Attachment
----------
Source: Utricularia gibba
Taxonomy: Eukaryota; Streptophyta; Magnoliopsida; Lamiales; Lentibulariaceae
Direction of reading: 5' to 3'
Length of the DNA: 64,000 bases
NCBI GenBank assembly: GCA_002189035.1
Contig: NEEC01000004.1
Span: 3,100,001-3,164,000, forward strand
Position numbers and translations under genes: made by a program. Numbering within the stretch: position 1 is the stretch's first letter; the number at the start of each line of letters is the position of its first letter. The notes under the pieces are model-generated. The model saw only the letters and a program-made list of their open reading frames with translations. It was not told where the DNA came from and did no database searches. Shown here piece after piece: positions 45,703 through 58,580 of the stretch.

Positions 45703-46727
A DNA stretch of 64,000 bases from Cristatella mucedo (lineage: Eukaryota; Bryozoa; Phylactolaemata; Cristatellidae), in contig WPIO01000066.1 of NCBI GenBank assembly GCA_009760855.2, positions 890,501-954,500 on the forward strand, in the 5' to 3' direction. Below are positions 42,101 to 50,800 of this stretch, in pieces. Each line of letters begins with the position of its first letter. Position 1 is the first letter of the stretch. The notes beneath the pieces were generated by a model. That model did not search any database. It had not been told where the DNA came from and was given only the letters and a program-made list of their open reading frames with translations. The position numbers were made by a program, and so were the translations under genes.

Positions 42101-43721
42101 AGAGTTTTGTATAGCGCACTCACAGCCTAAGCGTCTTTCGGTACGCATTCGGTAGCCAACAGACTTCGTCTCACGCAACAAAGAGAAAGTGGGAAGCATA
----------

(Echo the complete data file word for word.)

Source: Utricularia gibba
Taxonomy: Eukaryota; Streptophyta; Magnoliopsida; Lamiales; Lentibulariaceae
Direction of reading: 5' to 3'
Length of the DNA: 64,000 bases
NCBI GenBank assembly: GCA_002189035.1
Contig: NEEC01000004.1
Span: 3,100,001-3,164,000, forward strand
Position numbers and translations under genes: made by a program. Numbering within the stretch: position 1 is the stretch's first letter; the number at the start of each line of letters is the position of its first letter. The notes under the pieces are model-generated. The model saw only the letters and a program-made list of their open reading frames with translations. It was not told where the DNA came from and did no database searches. Shown here piece after piece: positions 45,703 through 58,580 of the stretch.

Positions 45703-46727
A DNA stretch of 64,000 bases from Cristatella mucedo (lineage: Eukaryota; Bryozoa; Phylactolaemata; Cristatellidae), in contig WPIO01000066.1 of NCBI GenBank assembly GCA_009760855.2, positions 890,501-954,500 on the forward strand, in the 5' to 3' direction. Below are positions 42,101 to 50,800 of this stretch, in pieces. Each line of letters begins with the position of its first letter. Position 1 is the first letter of the stretch. The notes beneath the pieces were generated by a model. That model did not search any database. It had not been told where the DNA came from and was given only the letters and a program-made list of their open reading frames with translations. The position numbers were made by a program, and so were the translations under genes.

Positions 42101-43721
42101 AGAGTTTTGTATAGCGCACTCACAGCCTAAGCGTCTTTCGGTACGCATTCGGTAGCCAACAGACTTCGTCTCACGCAACAAAGAGAAAGTGGGAAGCATA